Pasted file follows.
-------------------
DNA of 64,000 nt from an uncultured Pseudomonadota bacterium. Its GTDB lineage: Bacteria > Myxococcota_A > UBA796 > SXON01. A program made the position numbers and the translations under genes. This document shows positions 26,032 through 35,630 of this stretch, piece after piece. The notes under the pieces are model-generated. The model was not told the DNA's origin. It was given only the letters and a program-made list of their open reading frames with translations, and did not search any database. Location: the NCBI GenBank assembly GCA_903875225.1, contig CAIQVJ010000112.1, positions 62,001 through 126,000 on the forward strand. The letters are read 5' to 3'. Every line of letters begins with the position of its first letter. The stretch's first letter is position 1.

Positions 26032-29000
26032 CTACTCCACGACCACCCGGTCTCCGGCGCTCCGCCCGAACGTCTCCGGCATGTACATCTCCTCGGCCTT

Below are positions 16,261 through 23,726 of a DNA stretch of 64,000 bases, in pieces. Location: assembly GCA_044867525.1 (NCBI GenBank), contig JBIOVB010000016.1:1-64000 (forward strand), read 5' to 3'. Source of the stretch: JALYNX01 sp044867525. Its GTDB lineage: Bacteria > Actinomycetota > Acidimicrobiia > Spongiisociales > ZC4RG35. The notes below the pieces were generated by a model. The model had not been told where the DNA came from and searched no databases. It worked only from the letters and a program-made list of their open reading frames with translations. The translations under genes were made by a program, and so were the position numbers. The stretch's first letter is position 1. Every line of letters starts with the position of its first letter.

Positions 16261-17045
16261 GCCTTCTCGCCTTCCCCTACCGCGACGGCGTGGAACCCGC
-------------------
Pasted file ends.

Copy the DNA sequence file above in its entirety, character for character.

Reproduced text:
DNA of 64,000 nt from an uncultured Pseudomonadota bacterium. Its GTDB lineage: Bacteria > Myxococcota_A > UBA796 > SXON01. A program made the position numbers and the translations under genes. This document shows positions 26,032 through 35,630 of this stretch, piece after piece. The notes under the pieces are model-generated. The model was not told the DNA's origin. It was given only the letters and a program-made list of their open reading frames with translations, and did not search any database. Location: the NCBI GenBank assembly GCA_903875225.1, contig CAIQVJ010000112.1, positions 62,001 through 126,000 on the forward strand. The letters are read 5' to 3'. Every line of letters begins with the position of its first letter. The stretch's first letter is position 1.

Positions 26032-29000
26032 CTACTCCACGACCACCCGGTCTCCGGCGCTCCGCCCGAACGTCTCCGGCATGTACATCTCCTCGGCCTT

Below are positions 16,261 through 23,726 of a DNA stretch of 64,000 bases, in pieces. Location: assembly GCA_044867525.1 (NCBI GenBank), contig JBIOVB010000016.1:1-64000 (forward strand), read 5' to 3'. Source of the stretch: JALYNX01 sp044867525. Its GTDB lineage: Bacteria > Actinomycetota > Acidimicrobiia > Spongiisociales > ZC4RG35. The notes below the pieces were generated by a model. The model had not been told where the DNA came from and searched no databases. It worked only from the letters and a program-made list of their open reading frames with translations. The translations under genes were made by a program, and so were the position numbers. The stretch's first letter is position 1. Every line of letters starts with the position of its first letter.

Positions 16261-17045
16261 GCCTTCTCGCCTTCCCCTACCGCGACGGCGTGGAACCCGC